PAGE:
National Apprenticeship Week: “To be able to engage girls to play football for a living is a dream”

AoC Sport is pleased to be supporting National Apprenticeship Week from 4 to 8 March 2019. This year’s theme is ‘Blaze a Trail’, which aims to showcase and celebrate how apprentices bring new energy and passion into organisations.

The aim is to shine the spotlight on apprenticeships as a great path for people at any stage of their career. In partnership with The FA, AoC Sport runs the FA Women’s Football Apprentice programme

So we spoke to one of the apprentices – Rosie May

  1. What is your current role and what does it entail?

I am an FA Women’s Football Apprentice at Bridgwater and Taunton College. My job is to increase the participation of 16 to 19-year-old girls within football for longer than 10 weeks.

The idea is that if they participate for more than 10 weeks there is a higher chance of retaining these participants in similar activities or even going into football clubs.

Also, I go into schools coaching years 10 and 11 with the hope that they enjoy my coaching and come to Bridgwater College. At the college, we offer a unique player pathway for girls with a link with Women’s Super League 1 club Yeovil Town Ladies.

Moreover, I work alongside the Team BTC office to provide key opportunities for all students, making it easier for them to access sport in all areas they wish to. For example, my activators take photos of the games, some do the social media side and two of them help with the kit.

  1. Which level of apprenticeship are you on currently?

I am currently doing a level 3 Sports Development apprenticeship. In this apprenticeship I have units around managing sports volunteers. This is a positive because I help run our Activator programme. I have 30 student volunteers who all help with coaching hours and big events.

My apprenticeship allows me to learn more about my college and how they do things. Also, it is giving me a better understanding of what a sports development manager does which is what I want to do in the future.

  1. Are you a school leaver, or did you complete any other education before taking up an apprenticeship?

Before my apprenticeship I completed a Level 3 Extended Diploma in Sport and Exercise Science and finished with a triple distinction star, which is equivalent to three A*.

  1. How long will your apprenticeship be? And which level are you planning on reaching (2-7)

My apprenticeship is a year long. After I have finished my level 3 I am hoping to go onto a level 4/5. After doing a level 4/5, I would hopefully like to gain a full-time position at the college.

  1. What attracted you to taking up an apprenticeship?

Bridgwater and Taunton College had an apprentice before me – Leah Burridge was the first one at the Bridgwater campus. Watching Leah’s journey and all of the opportunities she had gained really influenced me to apply for the position. I have always been keen about getting girls into football.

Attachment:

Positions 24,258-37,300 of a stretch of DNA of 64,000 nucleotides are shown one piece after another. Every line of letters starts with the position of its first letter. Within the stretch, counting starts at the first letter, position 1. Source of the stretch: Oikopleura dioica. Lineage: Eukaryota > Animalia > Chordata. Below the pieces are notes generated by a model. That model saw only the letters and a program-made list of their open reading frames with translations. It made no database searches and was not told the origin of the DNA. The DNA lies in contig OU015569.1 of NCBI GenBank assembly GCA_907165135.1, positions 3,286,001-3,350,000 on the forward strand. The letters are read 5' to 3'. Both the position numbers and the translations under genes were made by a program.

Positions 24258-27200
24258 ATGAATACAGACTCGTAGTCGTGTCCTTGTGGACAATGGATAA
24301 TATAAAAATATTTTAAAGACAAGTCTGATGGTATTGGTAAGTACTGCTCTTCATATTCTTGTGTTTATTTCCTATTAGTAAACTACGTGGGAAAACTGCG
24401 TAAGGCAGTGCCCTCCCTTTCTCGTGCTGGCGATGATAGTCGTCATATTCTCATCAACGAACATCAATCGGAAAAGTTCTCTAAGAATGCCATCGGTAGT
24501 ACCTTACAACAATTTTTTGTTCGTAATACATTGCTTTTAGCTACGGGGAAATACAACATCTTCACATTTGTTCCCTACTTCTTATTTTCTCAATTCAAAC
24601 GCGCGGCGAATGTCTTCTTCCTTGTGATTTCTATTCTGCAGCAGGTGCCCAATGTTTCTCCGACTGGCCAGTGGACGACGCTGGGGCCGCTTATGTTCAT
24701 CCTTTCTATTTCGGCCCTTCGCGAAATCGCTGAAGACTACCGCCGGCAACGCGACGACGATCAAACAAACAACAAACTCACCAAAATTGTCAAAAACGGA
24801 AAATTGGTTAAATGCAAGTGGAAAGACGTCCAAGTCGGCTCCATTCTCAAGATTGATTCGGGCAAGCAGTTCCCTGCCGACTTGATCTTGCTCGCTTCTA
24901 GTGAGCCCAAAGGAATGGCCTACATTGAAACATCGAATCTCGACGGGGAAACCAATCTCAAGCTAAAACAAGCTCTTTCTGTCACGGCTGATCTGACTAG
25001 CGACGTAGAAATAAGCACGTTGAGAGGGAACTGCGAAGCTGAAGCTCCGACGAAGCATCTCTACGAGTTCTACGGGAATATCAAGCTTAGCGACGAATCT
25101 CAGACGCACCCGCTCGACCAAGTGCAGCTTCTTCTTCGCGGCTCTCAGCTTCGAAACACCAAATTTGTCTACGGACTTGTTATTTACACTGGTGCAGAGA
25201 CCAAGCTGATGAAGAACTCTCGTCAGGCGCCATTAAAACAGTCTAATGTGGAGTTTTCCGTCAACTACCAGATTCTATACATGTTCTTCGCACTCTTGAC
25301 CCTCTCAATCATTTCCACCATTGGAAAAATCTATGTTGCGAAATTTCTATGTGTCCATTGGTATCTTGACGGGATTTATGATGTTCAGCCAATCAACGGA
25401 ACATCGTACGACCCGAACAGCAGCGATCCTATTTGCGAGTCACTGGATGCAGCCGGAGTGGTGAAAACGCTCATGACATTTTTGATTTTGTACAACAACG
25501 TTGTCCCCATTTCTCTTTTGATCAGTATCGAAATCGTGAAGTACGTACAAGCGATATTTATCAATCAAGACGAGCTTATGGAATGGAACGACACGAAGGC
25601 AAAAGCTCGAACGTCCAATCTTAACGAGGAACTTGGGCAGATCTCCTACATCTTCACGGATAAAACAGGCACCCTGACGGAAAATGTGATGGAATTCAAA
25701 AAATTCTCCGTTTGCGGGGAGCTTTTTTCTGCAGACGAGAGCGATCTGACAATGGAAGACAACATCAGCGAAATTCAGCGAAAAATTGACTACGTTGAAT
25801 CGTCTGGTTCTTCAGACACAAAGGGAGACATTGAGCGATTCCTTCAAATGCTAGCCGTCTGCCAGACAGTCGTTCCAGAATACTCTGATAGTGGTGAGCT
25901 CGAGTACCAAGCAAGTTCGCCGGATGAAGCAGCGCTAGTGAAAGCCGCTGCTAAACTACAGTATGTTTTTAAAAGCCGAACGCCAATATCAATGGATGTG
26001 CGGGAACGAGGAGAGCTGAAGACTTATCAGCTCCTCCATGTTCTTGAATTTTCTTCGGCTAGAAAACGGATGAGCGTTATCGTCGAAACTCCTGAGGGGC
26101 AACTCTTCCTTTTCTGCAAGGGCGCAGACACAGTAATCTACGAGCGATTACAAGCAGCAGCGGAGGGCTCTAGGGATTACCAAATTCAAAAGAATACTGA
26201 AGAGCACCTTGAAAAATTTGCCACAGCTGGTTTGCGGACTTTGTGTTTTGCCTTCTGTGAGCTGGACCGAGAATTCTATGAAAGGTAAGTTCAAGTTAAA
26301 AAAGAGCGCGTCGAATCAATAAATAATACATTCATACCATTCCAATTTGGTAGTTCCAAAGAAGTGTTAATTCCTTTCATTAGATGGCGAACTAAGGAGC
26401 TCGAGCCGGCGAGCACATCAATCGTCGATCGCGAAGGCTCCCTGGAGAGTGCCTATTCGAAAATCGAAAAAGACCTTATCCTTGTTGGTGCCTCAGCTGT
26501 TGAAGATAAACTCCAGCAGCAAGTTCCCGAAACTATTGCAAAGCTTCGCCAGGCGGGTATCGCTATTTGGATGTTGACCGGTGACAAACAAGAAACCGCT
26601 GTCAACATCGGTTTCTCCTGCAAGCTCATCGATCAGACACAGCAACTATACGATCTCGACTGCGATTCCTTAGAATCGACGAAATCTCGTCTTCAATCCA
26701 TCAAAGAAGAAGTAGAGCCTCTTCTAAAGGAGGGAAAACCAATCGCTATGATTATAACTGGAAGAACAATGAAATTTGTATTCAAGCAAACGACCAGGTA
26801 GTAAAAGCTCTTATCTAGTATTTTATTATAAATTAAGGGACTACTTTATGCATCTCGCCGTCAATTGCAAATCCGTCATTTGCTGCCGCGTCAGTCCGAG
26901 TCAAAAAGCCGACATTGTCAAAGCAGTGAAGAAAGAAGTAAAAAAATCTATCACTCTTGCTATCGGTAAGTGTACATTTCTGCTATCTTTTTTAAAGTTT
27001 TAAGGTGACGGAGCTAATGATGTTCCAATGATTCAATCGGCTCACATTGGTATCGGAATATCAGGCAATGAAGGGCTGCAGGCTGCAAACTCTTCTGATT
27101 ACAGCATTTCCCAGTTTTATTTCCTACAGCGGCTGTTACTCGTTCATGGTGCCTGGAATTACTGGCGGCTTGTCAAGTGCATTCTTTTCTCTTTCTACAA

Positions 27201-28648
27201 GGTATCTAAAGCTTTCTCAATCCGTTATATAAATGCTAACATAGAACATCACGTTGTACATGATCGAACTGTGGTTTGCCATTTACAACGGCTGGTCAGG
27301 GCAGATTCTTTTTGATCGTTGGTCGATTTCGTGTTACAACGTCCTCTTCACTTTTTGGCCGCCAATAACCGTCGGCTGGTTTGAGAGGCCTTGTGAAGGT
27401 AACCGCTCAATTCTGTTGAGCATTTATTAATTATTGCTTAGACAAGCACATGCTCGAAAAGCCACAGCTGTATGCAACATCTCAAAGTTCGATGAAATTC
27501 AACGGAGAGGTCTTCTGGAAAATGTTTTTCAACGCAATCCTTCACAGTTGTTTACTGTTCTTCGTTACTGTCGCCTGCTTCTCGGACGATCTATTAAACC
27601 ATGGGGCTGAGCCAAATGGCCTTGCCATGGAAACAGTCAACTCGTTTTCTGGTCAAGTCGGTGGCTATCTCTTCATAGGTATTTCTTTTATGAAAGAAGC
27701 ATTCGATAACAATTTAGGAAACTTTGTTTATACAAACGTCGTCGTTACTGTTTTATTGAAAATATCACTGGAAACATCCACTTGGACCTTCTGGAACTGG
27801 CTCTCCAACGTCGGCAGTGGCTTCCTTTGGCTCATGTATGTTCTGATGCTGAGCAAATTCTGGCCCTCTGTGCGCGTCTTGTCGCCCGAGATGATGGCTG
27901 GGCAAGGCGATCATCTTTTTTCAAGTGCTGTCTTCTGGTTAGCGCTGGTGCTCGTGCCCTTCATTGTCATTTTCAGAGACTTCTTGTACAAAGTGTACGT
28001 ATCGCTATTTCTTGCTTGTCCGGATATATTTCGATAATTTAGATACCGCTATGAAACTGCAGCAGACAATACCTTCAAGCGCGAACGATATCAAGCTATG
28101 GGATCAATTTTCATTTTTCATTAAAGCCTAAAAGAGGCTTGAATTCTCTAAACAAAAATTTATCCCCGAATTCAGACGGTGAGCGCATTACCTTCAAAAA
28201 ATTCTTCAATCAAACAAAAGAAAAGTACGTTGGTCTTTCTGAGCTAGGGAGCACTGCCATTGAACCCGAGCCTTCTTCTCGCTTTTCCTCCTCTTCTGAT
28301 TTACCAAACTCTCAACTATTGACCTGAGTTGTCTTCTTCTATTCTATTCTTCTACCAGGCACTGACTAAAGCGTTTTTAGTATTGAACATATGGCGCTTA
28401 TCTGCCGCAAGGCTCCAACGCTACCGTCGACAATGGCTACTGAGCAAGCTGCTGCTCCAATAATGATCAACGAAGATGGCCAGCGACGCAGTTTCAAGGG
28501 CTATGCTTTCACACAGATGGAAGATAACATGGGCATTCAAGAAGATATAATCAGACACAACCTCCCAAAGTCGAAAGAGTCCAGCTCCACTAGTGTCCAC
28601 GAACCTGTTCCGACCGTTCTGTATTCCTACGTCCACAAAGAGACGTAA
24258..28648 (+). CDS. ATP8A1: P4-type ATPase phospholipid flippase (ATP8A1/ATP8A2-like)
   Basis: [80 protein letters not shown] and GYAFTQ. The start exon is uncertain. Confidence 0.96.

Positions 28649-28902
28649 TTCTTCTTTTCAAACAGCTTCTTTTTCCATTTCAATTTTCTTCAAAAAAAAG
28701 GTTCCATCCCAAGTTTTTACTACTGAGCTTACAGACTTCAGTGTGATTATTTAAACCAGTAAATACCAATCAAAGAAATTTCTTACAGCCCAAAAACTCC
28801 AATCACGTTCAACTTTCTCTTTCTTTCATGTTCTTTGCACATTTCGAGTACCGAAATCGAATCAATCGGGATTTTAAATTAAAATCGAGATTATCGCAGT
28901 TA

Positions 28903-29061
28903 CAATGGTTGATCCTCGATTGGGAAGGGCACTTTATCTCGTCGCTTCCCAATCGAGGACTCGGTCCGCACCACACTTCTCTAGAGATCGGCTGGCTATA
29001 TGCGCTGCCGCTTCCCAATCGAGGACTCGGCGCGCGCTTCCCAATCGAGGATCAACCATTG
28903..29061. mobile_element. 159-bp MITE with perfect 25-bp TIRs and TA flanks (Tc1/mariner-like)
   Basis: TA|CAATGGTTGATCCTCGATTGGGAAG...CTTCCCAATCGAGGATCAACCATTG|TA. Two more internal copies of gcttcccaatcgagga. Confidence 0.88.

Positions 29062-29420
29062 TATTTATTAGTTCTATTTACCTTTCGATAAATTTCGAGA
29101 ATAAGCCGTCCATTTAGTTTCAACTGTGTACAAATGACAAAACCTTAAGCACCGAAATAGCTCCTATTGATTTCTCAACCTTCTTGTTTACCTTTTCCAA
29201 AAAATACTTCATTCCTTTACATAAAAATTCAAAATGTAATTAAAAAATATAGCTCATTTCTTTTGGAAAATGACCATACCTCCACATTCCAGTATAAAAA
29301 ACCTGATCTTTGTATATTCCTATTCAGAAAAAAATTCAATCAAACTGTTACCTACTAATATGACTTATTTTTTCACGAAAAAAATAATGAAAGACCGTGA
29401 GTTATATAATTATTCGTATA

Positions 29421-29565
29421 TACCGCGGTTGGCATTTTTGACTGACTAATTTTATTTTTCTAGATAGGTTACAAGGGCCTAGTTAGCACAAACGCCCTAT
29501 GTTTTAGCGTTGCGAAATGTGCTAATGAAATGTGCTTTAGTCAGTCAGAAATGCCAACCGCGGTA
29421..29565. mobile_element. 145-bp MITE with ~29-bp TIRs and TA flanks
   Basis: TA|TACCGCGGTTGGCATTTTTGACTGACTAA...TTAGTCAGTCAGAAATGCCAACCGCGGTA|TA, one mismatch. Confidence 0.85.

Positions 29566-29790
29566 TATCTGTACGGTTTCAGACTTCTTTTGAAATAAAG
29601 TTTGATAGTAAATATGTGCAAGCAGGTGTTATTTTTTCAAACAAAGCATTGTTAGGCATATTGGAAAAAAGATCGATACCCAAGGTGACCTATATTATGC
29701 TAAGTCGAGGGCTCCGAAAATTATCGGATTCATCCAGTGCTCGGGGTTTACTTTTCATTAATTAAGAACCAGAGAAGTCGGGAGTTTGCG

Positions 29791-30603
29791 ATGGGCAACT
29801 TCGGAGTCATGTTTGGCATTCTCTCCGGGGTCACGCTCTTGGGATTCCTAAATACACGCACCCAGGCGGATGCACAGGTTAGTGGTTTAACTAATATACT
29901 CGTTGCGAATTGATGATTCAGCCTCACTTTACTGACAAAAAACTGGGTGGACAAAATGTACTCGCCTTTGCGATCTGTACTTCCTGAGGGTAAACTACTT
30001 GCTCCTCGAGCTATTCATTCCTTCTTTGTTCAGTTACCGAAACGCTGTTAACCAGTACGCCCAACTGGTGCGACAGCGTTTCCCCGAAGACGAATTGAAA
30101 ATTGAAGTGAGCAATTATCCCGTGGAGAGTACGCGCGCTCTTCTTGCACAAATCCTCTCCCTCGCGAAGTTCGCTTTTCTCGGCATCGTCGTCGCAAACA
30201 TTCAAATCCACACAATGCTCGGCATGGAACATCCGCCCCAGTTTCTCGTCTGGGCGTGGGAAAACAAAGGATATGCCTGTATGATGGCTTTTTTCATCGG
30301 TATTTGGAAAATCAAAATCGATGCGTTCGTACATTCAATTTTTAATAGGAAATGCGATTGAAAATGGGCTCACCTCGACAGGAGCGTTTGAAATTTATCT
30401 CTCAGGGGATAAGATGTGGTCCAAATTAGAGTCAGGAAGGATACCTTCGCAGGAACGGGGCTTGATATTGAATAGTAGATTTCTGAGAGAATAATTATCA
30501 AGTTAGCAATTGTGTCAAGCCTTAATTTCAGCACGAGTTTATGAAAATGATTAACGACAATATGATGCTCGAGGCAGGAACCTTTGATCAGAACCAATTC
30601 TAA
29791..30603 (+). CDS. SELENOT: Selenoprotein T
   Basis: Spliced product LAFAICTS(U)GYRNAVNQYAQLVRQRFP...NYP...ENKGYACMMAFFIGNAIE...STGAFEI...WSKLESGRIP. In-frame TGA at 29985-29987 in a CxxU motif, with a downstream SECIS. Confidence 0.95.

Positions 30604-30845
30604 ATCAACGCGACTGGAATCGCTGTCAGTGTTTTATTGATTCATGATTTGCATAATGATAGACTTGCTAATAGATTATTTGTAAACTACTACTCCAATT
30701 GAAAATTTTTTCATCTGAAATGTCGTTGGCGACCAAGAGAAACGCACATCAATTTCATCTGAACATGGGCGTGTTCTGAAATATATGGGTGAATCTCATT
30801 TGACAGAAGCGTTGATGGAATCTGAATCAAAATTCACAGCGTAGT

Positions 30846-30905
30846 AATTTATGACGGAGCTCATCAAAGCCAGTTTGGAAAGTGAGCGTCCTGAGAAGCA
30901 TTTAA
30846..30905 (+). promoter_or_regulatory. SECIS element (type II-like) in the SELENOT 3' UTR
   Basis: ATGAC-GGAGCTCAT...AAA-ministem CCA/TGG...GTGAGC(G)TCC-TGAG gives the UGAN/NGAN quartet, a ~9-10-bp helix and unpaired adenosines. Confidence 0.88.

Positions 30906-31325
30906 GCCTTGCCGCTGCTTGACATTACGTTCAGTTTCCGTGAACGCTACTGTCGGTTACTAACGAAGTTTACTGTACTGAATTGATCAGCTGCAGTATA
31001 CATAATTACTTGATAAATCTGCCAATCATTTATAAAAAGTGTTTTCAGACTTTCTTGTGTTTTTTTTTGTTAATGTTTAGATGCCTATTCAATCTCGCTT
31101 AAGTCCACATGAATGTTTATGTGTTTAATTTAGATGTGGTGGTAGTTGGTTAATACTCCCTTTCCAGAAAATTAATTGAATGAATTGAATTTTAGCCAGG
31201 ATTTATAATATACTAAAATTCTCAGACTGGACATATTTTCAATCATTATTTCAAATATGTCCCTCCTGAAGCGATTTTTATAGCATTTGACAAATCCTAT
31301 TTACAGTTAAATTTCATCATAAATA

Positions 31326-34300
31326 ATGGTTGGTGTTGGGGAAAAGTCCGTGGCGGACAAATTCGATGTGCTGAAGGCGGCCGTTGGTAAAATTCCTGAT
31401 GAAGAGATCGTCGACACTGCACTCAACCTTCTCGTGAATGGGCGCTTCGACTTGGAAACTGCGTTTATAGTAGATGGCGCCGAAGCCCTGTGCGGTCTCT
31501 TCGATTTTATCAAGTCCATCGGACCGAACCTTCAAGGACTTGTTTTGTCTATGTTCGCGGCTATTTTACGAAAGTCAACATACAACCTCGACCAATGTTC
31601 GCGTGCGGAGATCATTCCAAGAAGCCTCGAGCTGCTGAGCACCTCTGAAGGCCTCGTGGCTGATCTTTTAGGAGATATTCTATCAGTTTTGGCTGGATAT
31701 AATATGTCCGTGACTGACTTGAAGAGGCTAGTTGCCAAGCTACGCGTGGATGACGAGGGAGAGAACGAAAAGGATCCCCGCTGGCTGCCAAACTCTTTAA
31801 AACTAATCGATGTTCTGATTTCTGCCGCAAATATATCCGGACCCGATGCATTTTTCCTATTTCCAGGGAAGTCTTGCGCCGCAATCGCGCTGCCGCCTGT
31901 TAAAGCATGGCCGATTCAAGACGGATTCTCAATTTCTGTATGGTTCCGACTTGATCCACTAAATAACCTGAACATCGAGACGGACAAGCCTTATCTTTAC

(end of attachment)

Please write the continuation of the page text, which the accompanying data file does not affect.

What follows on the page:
From a young age I never felt comfortable surrounded by so many male footballers, so to be able to engage girls to play football for a living was just the dream. Now, AoC Sport has made it a reality for me.

  1. Has being an apprentice been what you expected?

Being a women’s football apprentice has been even better than I imagined. The biggest thing has been my personal development, which has excelled in the last four months.

Before my apprenticeship, I couldn’t ever imagine doing the things I am doing now and I owe that to my job and what the staff have taught me.

I expected it to have an impact on my life, but not to give me a completely different outlook. I am so grateful for my job and what I get to achieve on a daily basis. I wouldn’t change it for anything.

  1. What has, for you, been the most positive aspect of being an apprentice?

The most positive aspect of being an apprentice is giving what I like to call ‘a little bit of magic’ to the girls I coach. Some of my girls barely leave the house apart from college, so to watch them interact with friends whilst playing football is my motivation.

I like everything that revolves around my job. If I don’t do one thing right then the rest of it falls apart, so everything is a needs-must to succeed.

  1. Are you hoping to secure a permanent job at your current company?

I would like to gain more experience within this industry before moving onto my bigger aspirations. My dream is to work for AoC Sport or the ECFA, however, I am aware that I need a good amount of experience before trying to apply for any jobs within those organisations.

  1. Would you recommend an apprenticeship to others?

Definitely, it is a great way to network with key organisations in the sporting industry. Also, if you have dreams of working within a college then it gives you a way in the door even if you haven’t gone to university. Moreover, it gives you important experience.

My argument is, you can go to university, sit in front of a lecturer and gain a degree. However, if you are working 9-5 every day in an establishment then you gain experiences others haven’t got, which gives you a leg up in interviews and CV’s.

Women’s Football Week 4-8 March

We are also supporting Women’s Football Week this week, so look out for more content and use the hashtag #womensfootballweek across social media

Related Articles:

FA Women’s Football Apprentices prepare for the year ahead Colleges celebrate Girls’ Football Week FA Women’s Football Apprentices win top college awards

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